Sunday, 14 October 2007

Nigeria blunts graft inquiry

By Matthew Green in Abuja

Published: October 9 2007 18:21 | Last updated: October 9 2007 18:21

Britain’s chief prosecutor has accused the Nigerian authorities of jeopardising attempts by UK police to recover funds they suspect were looted by powerful politicians under the previous government in Abuja.

The criticisms, contained in a letter seen by the Financial Times, appear to confirm fears that infighting in President Umaru Yar’Adua’s administration is undermining his pledges to crack down on graft.

The controversy centres on investigations into James Ibori, the former governor of Delta state, which has enjoyed soaring income from oil production. Nigeria’s Economic and Financial Crimes Commission is investigating Mr Ibori on suspicion of stealing state funds during his eight-year tenure as governor, which ended in May. British police are investigating him under the Proceeds of Crime Act.

Britain is a popular destination for wealthy Nigerians seeking to buy houses and open bank accounts. UK officials have worked closely with the EFCC on several investigations of former state governors.

Sir Ken Macdonald QC, the UK’s director of public prosecutions, wrote to Michael Aondoakaa, Nigeria’s justice minister and attorney-general, to request evidence compiled by the EFCC against Mr Ibori. He said a failure by the Nigerian authorities to supply evidence had led to “major difficulties” with the case.

Activists see the investigation as a test of whether Mr Yar’Adua’s government will build on the limited progress made under his predecessor, Olusegun Obasanjo, in bringing senior figures before the courts. Mr Ibori’s case is being watched closely since he is widely regarded as having been instrumental in the campaign that brought Mr Yar’Adua to power in April’s general elections.

Mr Ibori declined to comment on the case while it was pending. He has not been charged in the UK or Nigeria.

Britain’s Metropolitan Police obtained a freeze on $35m (€25m, £17m) of Mr Ibori’s assets on August 2 while they pursued investigations. The investigation dates back several years and has been carried out in co-operation with the EFCC. But the police suffered an embarrassing setback last week when a judge lifted the freeze, citing the time the investigation had taken and the lack of progress on a decision on whether to charge Mr Ibori.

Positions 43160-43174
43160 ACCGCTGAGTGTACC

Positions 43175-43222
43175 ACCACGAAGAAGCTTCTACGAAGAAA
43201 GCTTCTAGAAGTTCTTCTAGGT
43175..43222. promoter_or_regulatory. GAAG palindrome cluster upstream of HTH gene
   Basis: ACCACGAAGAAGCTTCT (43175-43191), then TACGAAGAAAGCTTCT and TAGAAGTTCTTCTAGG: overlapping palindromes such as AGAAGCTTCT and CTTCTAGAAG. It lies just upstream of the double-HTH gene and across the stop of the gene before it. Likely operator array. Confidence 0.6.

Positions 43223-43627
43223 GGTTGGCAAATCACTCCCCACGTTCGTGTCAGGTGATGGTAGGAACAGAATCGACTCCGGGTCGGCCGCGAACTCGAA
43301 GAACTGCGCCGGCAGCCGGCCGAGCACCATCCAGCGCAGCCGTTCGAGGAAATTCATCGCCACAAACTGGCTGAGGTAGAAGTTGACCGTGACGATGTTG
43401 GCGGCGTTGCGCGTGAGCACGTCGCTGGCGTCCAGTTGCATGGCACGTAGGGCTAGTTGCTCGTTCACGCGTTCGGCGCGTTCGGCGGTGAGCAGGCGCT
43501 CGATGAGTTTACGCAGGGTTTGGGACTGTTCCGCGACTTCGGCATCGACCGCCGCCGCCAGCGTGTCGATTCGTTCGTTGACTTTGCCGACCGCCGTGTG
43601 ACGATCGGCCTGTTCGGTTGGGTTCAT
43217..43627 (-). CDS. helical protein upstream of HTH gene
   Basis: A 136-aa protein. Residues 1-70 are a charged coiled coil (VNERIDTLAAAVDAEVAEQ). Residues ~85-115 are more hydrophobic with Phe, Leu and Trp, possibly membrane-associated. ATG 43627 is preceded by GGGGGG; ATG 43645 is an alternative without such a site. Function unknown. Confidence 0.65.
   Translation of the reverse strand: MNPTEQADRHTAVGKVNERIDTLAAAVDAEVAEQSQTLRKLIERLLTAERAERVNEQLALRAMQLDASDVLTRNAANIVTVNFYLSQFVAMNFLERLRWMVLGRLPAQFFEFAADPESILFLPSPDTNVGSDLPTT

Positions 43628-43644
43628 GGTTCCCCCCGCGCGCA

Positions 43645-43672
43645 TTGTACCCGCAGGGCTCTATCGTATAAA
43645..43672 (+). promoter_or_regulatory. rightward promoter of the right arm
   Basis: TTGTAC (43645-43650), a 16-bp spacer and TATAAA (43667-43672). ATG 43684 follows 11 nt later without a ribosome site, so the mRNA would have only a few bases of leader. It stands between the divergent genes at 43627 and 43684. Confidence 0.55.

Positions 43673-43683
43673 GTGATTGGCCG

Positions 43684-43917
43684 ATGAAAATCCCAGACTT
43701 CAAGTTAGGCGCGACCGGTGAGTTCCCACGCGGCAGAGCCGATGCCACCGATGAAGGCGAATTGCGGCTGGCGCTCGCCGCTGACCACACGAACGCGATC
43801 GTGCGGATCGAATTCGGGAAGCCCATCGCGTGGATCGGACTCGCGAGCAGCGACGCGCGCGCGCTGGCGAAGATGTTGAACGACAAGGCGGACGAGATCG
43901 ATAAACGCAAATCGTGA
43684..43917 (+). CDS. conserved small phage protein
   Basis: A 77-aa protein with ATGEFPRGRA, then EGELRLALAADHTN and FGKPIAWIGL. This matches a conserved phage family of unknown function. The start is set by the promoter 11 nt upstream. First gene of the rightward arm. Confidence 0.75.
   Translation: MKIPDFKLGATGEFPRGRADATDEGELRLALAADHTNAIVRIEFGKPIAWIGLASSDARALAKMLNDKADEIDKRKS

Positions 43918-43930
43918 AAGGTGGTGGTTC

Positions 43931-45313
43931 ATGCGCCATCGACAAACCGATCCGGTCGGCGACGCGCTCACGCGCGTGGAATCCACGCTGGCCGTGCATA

Mr Macdonald said a lack of co-operation by Nigerian authorities was endangering the Ibori case. The letter said investigations against other former governors were also pending.

“The difficulty and lack of progress in obtaining hard evidence from Nigeria is causing major difficulties in relation to the court proceedings in the United Kingdom and putting these other cases in jeopardy,” Mr Macdonald wrote in his letter, dated October 2.

The letter said officers from London were due to arrive in Nigeria on Wednesday to collect evidence from the EFCC. Mr Macdonald asked Mr Aondoakaa to assure him that the requested evidence would be made available, warning he would otherwise have to abandon an appeal against the judge’s lifting of the asset freeze. The High Court in London on Monday upheld the prosecutors’ right to appeal.

Mr Yar’Adua’s government raised hopes it would not shrink from confronting once untouchable politicians when the EFCC, an anti-graft agency, took the unprecedented step of charging five other ex-governors soon after they lost their immunity to prosecution after their tenures ended in May.

But activists say a growing power struggle between branches of the judicial system in Nigeria has undermined investigations in both that country and Britain. Campaigners have accused Mr Aondoakaa of attempting to undermine the independence of the EFCC since he took office in July by insisting he should take over prosecutions by the agency.

But the EFCC has also been accused of targeting opponents of Mr Obasanjo, whose government created it in 2003. Each side blamed the other for delays in providing evidence to British police in the Ibori case.

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